November 11, 2014
Veterans Day: A Paradox of Feelings
In 1945, World War II veteran Raymond Weeks from Birmingham, Alabama, had the idea to expand Armistice Day to celebrate all veterans, not just those who died in World War I. As usual, it took several years for a bill to wind its way through the Federal Government, but in 1954, Congress finally approved a bill, establishing November 11th as Veterans Day.
So, today, while I am observing Veterans Day, I do so with conflicting emotions. For the first time in my life, I am angry, sorrowful, and yet deeply proud when it comes to our nation's veterans. Before I try to explain the contradictions of my feelings, you need to understand that I very deliberately separate the veterans of our military from the political power structure that is the Military Industrial Complex. The latter is the complicated relationship between policy makers in our government, the fighting forces and their assigned organizations, and the industries that manufacture weapons and military technology to fight the wars. In fact, President Dwight D. Eisenhower warned us that it would be necessary to strike a careful balance between securing a robust national defense and how we approached diplomacy with fellow nations of the world. Without that balance, he cautioned, there would be a strong inducement to abuse power.
And that's where my anger comes in. As in so many other areas of our national narrative, we the American people, didn't keep our guard up. And with much reluctance, I now question whether we have indeed, become empire builders and profiteers of war. Where once, the United States concentrated on developing and protecting our own security, it seems to me that we have let our government proceed unchecked in subjecting our fighting forces in far too many "military assistance" and "training" roles in foreign countries.
Woodrow Wilson wanted to celebrate America as a nation that embodied peace and justice in war. Both of those components seem to have become convoluted in the 13 long years of war since we were attacked on September 11th, 2001. If you are truly seeking peace, then why wouldn't you make every effort to win the war and minimize deaths and casualties to both your own forces and those of the enemy? Or has it all been to enrich the powerful and the war machine that needs constant feeding?
But this Veterans Day finds me sad, too. Sad for the thousands of men and women who have sacrificed their lives, their bodies, their families and their youth in the hope that they were truly protecting their country and fighting for liberty in the world. Was it worth it? Are we any safer at home? Is the world a safer place? What do you think? Just read the headlines, and tell me what we've gained from the nearly $6 trillion spent on the wars in Iraq and Afghanistan? That's nearly $75,000 per US household! We have spent $87 billion in reconstruction funding for Afghanistan, and $61 billion in Iraq. Where are the results?
I have to be honest and say that this is really the first Veterans Day that I have felt these negative emotions. But as new and raw as they are, they do not replace the pride that I will always feel for those who are members of our U.S. military forces. As the daughter of a WWII veteran, I am extremely proud of my dad's service to the country.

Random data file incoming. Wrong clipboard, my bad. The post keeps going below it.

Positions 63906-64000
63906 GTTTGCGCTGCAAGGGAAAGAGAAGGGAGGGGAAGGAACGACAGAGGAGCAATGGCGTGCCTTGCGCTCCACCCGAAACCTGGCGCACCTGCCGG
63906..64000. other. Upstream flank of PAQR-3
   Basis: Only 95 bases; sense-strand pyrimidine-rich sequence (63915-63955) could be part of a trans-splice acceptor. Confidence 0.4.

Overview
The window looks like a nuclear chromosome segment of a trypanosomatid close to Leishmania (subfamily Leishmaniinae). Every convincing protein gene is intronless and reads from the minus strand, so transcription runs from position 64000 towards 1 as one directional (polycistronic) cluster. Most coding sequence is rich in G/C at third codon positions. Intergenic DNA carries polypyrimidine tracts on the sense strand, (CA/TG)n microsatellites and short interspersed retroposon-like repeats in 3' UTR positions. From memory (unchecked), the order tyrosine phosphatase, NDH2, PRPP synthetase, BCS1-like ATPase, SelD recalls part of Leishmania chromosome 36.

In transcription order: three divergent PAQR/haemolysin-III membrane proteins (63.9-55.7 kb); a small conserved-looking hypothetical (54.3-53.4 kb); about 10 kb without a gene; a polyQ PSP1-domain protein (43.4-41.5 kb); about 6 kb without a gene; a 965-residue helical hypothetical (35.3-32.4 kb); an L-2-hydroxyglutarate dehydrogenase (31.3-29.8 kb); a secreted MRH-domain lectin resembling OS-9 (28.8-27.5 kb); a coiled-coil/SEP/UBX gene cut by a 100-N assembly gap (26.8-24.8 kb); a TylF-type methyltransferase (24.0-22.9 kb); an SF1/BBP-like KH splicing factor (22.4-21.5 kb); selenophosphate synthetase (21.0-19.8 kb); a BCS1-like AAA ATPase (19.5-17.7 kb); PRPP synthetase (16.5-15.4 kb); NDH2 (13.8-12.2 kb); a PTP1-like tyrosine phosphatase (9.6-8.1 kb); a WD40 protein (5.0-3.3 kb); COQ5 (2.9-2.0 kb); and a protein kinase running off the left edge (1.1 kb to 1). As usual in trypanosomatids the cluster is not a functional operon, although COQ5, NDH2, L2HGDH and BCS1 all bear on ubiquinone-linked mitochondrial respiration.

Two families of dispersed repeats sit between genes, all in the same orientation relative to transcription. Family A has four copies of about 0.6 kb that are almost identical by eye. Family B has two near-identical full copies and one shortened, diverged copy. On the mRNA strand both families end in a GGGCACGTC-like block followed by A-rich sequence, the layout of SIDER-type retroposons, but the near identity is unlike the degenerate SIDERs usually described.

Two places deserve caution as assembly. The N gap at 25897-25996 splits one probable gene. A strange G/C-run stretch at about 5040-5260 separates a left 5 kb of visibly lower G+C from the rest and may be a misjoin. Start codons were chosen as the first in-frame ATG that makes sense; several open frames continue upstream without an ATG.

At the same time, I am beginning to see more cynicism among veterans, and that concerns me. I can understand how they must feel betrayed and exploited. The men and women who have fought, and continue to fight, in our recent wars may serve under unscrupulous and corrupt men; but it does not change who they are. I'd like to think that most people who enter military service do it out of a sense of honor and principle; to fight for those who cannot fight for themselves, and to defend our liberty and freedom. These are noble causes and noble actions.
And that's why I also want to respond to the hateful article on Salon.com by David Masciotra, who believes “It is challenging for anyone reasonable, and not drowning in the syrup of patriotic sentimentality, to stop saluting, and look at the servicemen of the American military with criticism and skepticism.” I will not give him any more credit than necessary; only to vehemently disagree with his anti-military stance.
I know that War is monstrous, and the business of War is ugly and reprehensible. And maybe I am too idealistic and too much of a romantic, but I also believe that integrity, and decency, and trustworthiness, and justness are parts of combat, too. I have been in the company of some of the bravest of our military personnel, and I have witnessed a code of honor that exists and deserves to be paid tribute to. The fact that someone is willing to step into the gap to defend another is praiseworthy. It is something worth celebrating. It is also my prayer that next Veterans Day, we will have none of our military on foreign soil. But no matter where they are, no matter how trite it may seem to them, I will continue to thank them for their service and their sacrifice. I will continue to respect and honor them; to support them and encourage them. And I will continue to pray for them. It's the least I can do.
Ecclesiastes 3:1, 8: "To everything there is a season, and a time for every matter or purpose under heaven ... A time to love and a time to hate, a time for war and a time for peace."